While it costs a lot to raise a Golden Retriever, every dollar is truly worth it. This pooch is a total sweetheart who will shower you with love for as long as it lives.
6. Separation anxiety
Golden Retrievers are very prone to separation anxiety. They have a very low tolerance for being left alone. This is understandable because they were bred to be companions of hunters.
If you leave a Goldie home alone, it will become anxious and stressed. This will develop into full-on separation anxiety with symptoms including excessive barking, aggressive chewing, and accidents.
If there’s no one to accompany your Golden Retriever at home, it would be a challenge to combat separation anxiety. This is the reason why it’s rare for a Golden Retriever owner to have just one dog. You need someone or another canine to be your Goldie’s buddy at home while you’re away.
7. Not for apartment living
For those living in apartment buildings, Golden Retrievers are no-nos. This is a large doggo that will occupy a lot of space in your small apartment. Also, they are meant to run outdoors, something that you don’t have access to in an apartment setting. Unless you’re willing to move to a bigger house with a yard, this breed isn’t for you.
Take note that Golden Retrievers need regular exercise and playtime because they are prone to obesity. If you house them in an apartment, the pooch will try to find ways to drain its energy. It could be chewing your couch, barking, or escaping. All of these can put you in trouble, one way or another.
8. Susceptibility to health problems
Lastly, Golden Retrievers have a higher susceptibility to certain health problems than other dogs. Still, it doesn’t mean that a Goldie will automatically develop such conditions. Just like any dog, this breed has medical predispositions that could discourage an aspiring owner.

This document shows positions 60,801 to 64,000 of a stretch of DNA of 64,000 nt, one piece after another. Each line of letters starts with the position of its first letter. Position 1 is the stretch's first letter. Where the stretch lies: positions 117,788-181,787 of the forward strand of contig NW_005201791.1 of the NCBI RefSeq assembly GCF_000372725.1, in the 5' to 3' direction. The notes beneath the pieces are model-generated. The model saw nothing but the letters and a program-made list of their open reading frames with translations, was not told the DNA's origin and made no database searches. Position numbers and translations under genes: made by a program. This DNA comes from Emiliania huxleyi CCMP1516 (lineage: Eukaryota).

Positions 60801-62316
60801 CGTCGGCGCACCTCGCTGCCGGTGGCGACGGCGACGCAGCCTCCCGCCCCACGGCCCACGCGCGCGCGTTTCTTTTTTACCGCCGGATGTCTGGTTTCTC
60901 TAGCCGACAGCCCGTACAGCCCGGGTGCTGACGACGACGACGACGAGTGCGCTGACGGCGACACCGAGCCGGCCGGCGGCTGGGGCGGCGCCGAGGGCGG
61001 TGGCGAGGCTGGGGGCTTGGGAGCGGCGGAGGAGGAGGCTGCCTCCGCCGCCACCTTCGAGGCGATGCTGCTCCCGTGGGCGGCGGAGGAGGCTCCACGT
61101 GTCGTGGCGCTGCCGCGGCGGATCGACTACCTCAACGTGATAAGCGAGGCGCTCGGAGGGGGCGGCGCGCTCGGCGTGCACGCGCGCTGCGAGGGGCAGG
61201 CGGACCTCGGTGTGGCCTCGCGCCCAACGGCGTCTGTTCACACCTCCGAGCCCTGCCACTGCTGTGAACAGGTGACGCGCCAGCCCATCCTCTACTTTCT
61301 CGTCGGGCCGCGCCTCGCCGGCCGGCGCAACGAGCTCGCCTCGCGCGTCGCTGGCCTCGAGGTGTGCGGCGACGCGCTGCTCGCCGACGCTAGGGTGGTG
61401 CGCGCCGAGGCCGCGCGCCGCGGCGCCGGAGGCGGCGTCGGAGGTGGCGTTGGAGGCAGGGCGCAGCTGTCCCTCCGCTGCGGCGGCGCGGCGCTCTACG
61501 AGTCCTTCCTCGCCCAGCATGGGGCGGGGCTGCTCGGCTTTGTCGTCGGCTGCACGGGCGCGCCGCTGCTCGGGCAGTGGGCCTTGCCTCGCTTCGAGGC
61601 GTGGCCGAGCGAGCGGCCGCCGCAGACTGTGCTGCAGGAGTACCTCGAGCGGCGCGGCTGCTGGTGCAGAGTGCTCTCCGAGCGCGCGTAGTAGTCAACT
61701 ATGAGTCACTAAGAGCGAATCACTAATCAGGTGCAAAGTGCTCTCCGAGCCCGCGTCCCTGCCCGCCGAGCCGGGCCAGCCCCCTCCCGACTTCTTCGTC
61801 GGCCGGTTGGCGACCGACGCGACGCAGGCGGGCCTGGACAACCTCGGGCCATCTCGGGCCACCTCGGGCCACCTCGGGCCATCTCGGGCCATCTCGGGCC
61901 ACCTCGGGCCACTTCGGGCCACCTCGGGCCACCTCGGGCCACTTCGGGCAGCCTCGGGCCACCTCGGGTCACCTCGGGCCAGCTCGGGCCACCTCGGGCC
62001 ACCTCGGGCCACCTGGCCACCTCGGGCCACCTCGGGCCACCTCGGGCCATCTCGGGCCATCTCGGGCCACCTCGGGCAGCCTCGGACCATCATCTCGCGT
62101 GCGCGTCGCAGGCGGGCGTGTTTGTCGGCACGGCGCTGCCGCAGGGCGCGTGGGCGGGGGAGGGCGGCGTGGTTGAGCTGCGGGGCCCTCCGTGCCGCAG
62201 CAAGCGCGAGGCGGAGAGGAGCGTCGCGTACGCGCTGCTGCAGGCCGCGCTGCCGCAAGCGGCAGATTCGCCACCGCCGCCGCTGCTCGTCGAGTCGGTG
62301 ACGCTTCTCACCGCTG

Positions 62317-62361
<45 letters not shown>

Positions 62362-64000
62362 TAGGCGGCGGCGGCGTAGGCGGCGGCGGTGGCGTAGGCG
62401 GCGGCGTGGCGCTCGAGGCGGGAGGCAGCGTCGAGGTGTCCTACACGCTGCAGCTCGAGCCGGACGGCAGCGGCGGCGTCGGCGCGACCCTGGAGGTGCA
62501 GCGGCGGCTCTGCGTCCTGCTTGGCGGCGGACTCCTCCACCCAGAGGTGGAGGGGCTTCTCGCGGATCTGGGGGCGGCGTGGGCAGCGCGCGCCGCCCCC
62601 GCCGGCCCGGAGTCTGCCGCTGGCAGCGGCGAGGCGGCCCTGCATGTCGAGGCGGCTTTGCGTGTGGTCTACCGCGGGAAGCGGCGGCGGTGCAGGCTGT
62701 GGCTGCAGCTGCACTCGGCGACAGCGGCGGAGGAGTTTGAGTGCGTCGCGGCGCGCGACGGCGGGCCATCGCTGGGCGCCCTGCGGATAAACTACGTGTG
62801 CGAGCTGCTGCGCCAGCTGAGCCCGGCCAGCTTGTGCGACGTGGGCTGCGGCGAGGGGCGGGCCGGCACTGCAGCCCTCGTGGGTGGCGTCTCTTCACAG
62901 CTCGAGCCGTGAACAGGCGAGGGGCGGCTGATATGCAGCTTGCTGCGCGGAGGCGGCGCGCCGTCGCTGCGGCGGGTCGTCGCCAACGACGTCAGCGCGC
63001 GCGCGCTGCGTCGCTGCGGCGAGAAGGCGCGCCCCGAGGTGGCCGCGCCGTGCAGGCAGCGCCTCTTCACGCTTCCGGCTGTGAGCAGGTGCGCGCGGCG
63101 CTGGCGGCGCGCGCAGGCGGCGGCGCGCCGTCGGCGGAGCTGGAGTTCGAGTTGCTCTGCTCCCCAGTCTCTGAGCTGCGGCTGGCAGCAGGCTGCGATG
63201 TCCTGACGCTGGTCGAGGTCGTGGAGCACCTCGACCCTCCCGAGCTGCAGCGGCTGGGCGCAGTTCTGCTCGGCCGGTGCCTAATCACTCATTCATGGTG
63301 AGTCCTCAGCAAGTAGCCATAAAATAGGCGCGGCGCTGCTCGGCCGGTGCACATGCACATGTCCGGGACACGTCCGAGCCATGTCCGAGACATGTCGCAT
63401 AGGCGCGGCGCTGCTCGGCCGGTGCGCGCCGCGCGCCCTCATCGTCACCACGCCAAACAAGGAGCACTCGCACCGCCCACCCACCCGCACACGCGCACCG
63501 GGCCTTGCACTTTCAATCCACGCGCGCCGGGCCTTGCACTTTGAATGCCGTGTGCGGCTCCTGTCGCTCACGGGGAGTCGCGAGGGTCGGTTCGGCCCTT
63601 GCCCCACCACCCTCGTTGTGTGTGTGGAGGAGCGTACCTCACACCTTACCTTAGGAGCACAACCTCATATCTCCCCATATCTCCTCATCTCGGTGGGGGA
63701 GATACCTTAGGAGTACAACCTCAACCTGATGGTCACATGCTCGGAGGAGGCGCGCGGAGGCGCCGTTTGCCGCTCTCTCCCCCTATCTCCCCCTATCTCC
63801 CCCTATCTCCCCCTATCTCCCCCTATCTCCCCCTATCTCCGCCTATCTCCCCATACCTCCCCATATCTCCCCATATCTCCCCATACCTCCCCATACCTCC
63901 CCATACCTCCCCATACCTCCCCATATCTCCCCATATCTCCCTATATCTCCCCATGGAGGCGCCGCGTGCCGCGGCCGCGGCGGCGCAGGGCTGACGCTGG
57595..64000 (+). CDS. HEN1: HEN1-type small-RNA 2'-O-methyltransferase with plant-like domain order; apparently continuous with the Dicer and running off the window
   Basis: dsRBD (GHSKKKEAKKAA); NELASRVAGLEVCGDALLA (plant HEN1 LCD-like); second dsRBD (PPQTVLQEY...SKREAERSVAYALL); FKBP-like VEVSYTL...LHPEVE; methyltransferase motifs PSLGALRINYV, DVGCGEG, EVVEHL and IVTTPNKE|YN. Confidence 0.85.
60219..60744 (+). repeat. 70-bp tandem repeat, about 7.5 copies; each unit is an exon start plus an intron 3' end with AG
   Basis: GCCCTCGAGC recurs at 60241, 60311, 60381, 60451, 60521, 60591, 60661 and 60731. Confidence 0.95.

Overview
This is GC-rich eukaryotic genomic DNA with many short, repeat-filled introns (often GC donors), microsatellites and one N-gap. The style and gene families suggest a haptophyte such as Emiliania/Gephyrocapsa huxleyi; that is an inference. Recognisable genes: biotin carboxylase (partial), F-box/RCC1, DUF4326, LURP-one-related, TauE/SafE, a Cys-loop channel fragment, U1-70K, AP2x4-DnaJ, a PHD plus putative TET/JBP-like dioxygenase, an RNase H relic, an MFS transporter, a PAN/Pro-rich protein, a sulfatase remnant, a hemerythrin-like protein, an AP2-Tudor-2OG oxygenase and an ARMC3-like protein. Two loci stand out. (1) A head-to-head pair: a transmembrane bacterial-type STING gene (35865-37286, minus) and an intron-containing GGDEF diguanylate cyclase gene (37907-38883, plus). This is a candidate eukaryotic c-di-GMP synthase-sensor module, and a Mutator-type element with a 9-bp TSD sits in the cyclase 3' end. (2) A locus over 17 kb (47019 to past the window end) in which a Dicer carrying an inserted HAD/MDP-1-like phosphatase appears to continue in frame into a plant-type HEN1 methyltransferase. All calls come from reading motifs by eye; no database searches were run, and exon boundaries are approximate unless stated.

First of all, Goldies are notorious for hip dysplasia. It’s commonly a genetic problem wherein the hip joint didn’t fully develop. This is in addition to other orthopedic problems they are likely to develop due to their large size.
Aside from that, a Golden Retriever has a high risk of developing cataracts, progressive retinal atrophy, Von Willebrand’s disease, and gastric torsion. You should also watch out for potential allergies and hypothyroidism.
This is why you should get pet insurance if you plan to own a Golden Retriever. This is an additional cost, but very much needed as a safety net in case your pooch gets sick. If not, you’ll have to shell out large sums of money for every vet visit.
In this video, Will Atherton of the Fenrir Golden Retriever Show, shares why you shouldn’t get a Golden Retriever:
While there are Golden Retriever disadvantages, this breed remains a topnotch choice for many aspiring dog owners. Just like any canine, there are ugly parts that you have to live with. Still, it doesn’t change the fact that Golden Retrievers are sweet, affectionate, and a beautiful dog to have. You just have to be prepared.